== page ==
Hip Arthritis

Arthritis is a general term that describes a number of conditions that result from inflammation of a joint. There are several types of arthritis that affects the hip joint.

  • Osteoarthritis is the most common form of hip arthritis and results from the wearing away of cartilage between the top of the thigh bone (femoral head) and the hip socket (acetabulum) causing the two bones to rub against each other and create friction on movement.
  • Rheumatoid arthritis is an autoimmune disease that causes swelling of the membrane lining of the joint (synovial membrane). The synovial membrane normally functions to increase cushioning and allow smooth movement between the femoral head and the acetabulum. The diseased synovial membrane caused by rheumatoid arthritis damages the cartilage lining the joint, and produces excess fluid in the joint leading to pain and poor movement.
  • Post traumatic arthritis develops following injury or fracture to the hip joint and results in pain and stiffness of the joint.
  • Hip pain – may be felt in hip, groin, buttock, thigh or knee
  • Hip stiffness
  • Decreased range of hip movement
  • Swelling/inflammation

Osteoarthritis and post traumatic arthritis

Osteoarthritis is the most common type of arthritis. As we age, the chances of developing arthritis increases, though the severity of the disease is different for everyone. People in early stages of life can also develop osteoarthritis.

Osteoarthritis breaks down the cartilage in joints and can occur in almost any joint in the body, though it occurs most often in the hips, knees and spine. Cartilage is the cushion that covers the ends of bones in normal joints and helps provide protection so those bones don’t rub together. It also serves as a shock absorber as wear and tear occurs in the joints after years of use. The cartilage can also be damaged by injuries or fractures to the joints resulting in post traumatic arthritis.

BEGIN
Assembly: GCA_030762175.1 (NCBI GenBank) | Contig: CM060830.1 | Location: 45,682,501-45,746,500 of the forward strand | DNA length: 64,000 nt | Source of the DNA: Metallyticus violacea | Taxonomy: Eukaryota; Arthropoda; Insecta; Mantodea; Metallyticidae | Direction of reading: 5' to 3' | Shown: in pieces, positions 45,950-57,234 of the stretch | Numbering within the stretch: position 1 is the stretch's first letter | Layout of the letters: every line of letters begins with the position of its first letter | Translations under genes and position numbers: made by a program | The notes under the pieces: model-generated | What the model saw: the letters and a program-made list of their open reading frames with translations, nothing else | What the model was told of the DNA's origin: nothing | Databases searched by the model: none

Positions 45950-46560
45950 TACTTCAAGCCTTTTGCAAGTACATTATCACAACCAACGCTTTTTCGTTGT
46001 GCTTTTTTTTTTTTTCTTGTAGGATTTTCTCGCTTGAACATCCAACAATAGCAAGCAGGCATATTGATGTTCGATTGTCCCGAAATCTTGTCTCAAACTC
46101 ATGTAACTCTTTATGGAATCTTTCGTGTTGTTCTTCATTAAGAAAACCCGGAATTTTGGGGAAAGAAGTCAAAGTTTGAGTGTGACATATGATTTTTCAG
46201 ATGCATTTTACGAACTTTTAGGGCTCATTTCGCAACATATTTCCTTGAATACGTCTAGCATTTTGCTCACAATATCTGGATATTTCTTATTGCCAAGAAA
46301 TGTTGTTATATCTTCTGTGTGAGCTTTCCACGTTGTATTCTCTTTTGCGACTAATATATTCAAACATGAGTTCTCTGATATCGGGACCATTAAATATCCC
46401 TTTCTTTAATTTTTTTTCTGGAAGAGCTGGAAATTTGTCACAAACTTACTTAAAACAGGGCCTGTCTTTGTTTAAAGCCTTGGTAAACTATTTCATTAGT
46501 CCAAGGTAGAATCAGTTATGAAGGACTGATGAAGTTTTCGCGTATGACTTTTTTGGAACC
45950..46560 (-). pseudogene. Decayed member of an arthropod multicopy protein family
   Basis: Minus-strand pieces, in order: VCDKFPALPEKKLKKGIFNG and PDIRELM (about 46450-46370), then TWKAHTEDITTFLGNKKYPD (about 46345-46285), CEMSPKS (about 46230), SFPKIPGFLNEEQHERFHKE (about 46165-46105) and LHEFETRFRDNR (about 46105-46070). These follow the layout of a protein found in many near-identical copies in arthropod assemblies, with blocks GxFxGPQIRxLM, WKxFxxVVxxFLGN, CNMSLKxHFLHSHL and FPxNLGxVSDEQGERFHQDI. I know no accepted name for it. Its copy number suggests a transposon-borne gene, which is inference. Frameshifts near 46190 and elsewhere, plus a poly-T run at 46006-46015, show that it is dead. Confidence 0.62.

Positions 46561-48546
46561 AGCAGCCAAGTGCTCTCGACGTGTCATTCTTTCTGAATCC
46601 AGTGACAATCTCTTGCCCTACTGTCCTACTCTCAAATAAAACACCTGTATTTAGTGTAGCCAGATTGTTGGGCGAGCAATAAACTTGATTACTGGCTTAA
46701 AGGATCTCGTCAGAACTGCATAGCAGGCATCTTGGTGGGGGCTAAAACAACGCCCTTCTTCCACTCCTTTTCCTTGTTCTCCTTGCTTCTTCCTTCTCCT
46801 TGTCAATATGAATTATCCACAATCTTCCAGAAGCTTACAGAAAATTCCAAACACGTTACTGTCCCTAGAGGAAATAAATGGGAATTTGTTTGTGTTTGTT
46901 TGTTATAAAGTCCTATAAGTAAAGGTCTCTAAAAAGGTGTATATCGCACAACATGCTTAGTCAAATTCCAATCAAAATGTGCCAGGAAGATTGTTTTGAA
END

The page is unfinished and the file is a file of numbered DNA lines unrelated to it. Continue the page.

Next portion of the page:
Risk factors for developing hip osteoarthritis include:

  • Being overweight
  • Increasing age
  • Previous hip fracture or injury
  • Family history of osteoarthritis
  • Repetitive stress on the joint through work or sport
  • Genetic defects in cartilage or improper formation of the hip joint at birth

Rheumatoid arthritis

As rheumatoid arthritis is an autoimmune disease, the exact cause is not known however family history and environmental factors are thought to be risk factors to the disease developing.

If you are experiencing the symptoms listed above, you should consult your doctor. Your doctor will take a detailed history of your pain and other symptoms, and your family medical history. A physical examination will also be undertaken to assess your range of hip movement, level of joint stiffness and gait (walking).

If your doctor suspects hip arthritis is the cause of your symptoms, you will be referred for a hip x-ray. A magnetic resonance imaging (MRI) scan or computed tomography (CT) scan may also occasionally be required. If rheumatoid arthritis is suspected, your doctor may also do a blood test to look for autoimmune factors that will be present in the blood.

There is no cure for arthritis, however there are treatment options to increase mobility and relieve pain.

Non Surgical:

Mild forms of osteoarthritis or osteoarthritis in its initial stages may be managed with a range of non-surgical options. These include:

  • Lifestyle modifications that include:
    • Weight loss
    • Reducing high-impact activities
    • Physiotherapy
    • Regular exercise as determined by your physiotherapist
  • Medication:
    • To manage pain
    • To reduce inflammation


Once your symptoms can no longer be managed with non-surgical treatment options and you are no longer able to undertake your usual daily activities, your doctor may recommend hip surgery. The type of surgery your doctor recommends will be determined in consultation with you based on your specific symptoms and risk factors.

  • Hip resurfacing involves removal of the damaged bone and cartilage of the femur and acetabulum and replaced with a smooth metal covering to decrease friction
  • Total hip replacement involves removing the entire femoral head (ball of the thigh bone that sits within the hip socket) and replacing it with a prosthetic femoral head that sits within a prosthetic hip socket.
Further reading


The information held on this page is for educational purposes only.

Individual results may vary from patient to patient and not all patients are suitable for this treatment. Please consult your specialist prior to considering any medical intervention.

As with any surgery, knee replacement surgery has serious risks associated with it and these should be considered prior to deciding to proceed.

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